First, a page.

Diving is an offence that is seen as among the worst in football. While it is nowhere near as dangerous as a reckless two-footed challenge or violent conduct, it is a point of contention that is plastered across social media whenever it happens. A dive is defined as an attempt by a player to gain some form of unfair advantage. This is done by falling to the ground without receiving the necessary contact from another player that would mean they should go down.
Dives are often mocked in the media and online as they are sometimes followed by the player that has dived rolling around on the floor and feigning injury. It is one thing seeing a fully-grown adult take a small amount of contact before rolling around on the floor, but it is another thing seeing someone not take any contact at all before throwing themselves to the ground.
However, this is not always the case. The glut of cameras that are now at most major football matches makes it far harder for those that sometimes dive to get away with it, but it does still happen. These days, a dive is not solely defined as a player going down without contact, as players are more likely to go down with some contact, but it is not enough to see them actually knocked to the floor.
Many current superstars of the game have been much maligned in this regard, with the likes of Neymar, Harry Kane, Mohamed Salah and Raheem Sterling all accused of diving in recent years, but when should contact from another player result in a player going down?
How Do You Know When a Player Has Dived?
This is the problem, as a dive is something that is likely defined differently from person to person. The old adage was that players from Europe and South America were more likely to go down due to minimal contact than their ‘strong and powerful’ opposition from the UK. However, while this may have been true in the past, it is not the case anymore, or at the very least things are different.
As mentioned above, Kane and Sterling have both been guilty of diving in the past, whether they were trying to gain an unfair advantage, or if they genuinely thought there was enough contact to go down is unclear. Regardless of this, they have been labelled, and still are labelled by some, as divers. In the same way, former-Real Madrid enforcer and centre-half Pepe was never one to shy away from conflict on the pitch. While he did divide opinion, one thing that most will agree on is that he always has his teammate’s backs in a scuffle.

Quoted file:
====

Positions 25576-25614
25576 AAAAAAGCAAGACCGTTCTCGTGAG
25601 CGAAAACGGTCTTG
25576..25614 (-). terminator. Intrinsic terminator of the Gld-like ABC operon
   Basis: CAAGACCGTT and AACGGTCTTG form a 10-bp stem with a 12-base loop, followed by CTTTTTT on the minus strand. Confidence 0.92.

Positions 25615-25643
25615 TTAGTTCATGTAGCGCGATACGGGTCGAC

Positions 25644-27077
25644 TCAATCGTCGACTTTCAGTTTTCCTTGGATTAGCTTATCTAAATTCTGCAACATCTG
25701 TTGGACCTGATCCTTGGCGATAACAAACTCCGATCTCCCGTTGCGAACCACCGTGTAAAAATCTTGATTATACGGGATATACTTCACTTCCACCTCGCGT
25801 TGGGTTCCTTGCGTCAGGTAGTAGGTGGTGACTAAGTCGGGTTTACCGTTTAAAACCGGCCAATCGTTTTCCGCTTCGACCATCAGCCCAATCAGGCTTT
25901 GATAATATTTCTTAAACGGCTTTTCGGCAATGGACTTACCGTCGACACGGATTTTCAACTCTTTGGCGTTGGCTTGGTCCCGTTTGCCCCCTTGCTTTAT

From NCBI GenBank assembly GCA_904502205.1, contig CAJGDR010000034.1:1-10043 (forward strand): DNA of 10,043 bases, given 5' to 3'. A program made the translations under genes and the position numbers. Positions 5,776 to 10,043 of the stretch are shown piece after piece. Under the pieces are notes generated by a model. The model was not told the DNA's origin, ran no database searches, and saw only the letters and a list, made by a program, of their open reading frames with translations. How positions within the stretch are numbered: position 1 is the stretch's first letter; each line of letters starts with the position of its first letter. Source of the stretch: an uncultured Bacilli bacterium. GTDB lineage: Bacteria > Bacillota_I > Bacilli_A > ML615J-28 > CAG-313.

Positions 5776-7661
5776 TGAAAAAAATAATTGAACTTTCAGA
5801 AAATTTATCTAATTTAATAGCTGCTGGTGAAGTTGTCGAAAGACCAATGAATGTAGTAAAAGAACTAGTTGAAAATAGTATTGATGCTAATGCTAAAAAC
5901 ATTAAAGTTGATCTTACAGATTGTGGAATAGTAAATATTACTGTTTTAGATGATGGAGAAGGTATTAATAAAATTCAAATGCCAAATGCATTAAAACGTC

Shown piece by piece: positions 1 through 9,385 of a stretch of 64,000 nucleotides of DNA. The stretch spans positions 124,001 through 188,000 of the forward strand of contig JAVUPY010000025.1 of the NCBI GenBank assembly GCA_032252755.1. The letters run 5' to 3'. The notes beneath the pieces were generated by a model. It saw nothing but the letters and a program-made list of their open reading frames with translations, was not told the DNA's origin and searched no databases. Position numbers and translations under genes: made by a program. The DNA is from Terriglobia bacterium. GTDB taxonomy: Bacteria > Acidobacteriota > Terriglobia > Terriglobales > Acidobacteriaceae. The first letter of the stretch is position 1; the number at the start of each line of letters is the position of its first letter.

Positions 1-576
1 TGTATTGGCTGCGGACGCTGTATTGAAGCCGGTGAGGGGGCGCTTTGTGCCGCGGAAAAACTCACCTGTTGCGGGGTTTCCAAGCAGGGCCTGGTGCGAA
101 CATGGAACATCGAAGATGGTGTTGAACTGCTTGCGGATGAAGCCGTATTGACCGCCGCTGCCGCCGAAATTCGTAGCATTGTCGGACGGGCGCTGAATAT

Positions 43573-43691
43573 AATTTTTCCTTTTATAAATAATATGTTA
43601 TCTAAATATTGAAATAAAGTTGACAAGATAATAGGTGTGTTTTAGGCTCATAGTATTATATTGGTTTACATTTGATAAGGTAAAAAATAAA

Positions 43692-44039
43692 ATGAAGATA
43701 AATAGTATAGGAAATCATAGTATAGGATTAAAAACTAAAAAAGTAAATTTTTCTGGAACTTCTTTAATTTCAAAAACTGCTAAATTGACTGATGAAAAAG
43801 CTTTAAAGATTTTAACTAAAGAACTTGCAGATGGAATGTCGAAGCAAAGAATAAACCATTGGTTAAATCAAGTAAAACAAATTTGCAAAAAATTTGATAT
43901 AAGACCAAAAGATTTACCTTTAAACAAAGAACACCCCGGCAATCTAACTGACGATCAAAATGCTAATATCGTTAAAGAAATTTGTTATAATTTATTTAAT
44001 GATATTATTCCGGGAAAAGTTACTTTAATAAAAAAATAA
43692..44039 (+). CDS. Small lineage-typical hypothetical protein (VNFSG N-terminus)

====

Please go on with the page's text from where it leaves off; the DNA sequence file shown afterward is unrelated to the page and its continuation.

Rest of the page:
While the defender loves a robust challenge, receiving his fair share of cards in his time, he is also guilty of going down too easily in a match. His amateur theatrics means he has made a name for himself as a player that goes down easily.
A very high-profile example of diving, or at the very least amateur theatrics, came from Real Madrid defender, Eder Militao, in the Champions League in 2022. The centre-back consistently went down easily under no real pressure in an attempt to win free-kicks for his side and relieve the pressure from the likes of Manchester City and Liverpool. This shows that diving does not have to be for attacking free-kicks and penalties, it can be to end an opposition’s attack too.
Traits Synonymous with Diving
While there is no definitive way to dive, there are a number of traits that have become synonymous with diving. These include:
- A clear amount of time between the impact and the player going down.
- A player acting as if there was more momentum in the tackle than there was.
- A player holding a body part that was not part of the collision (such as holding the face when the contact was on their chest).
- The pose known as the ‘Archer’s bow’ where a player will fall with their head thrown backwards, their chest thrown forwards, their arms and hands behind them and their feet in the air (this is seen as the opposite to how the body is protected in a normal fall).
These are signs of a dive that most people can agree on. However, there are others, with some players getting even more crafty with the way they choose to try to gain an unfair advantage.
Why Are Dives Difficult to Spot?
With modern technology and the sheer array of cameras and angles on every part of the pitch, thankfully, diving is not as prevalent as it once was. It does still happen, but with the implementation of VAR, checks can be made to see if a player has tricked a referee into giving a penalty via a dive. This means players are less inclined to try to dive, while if they do, they are quite often exposed.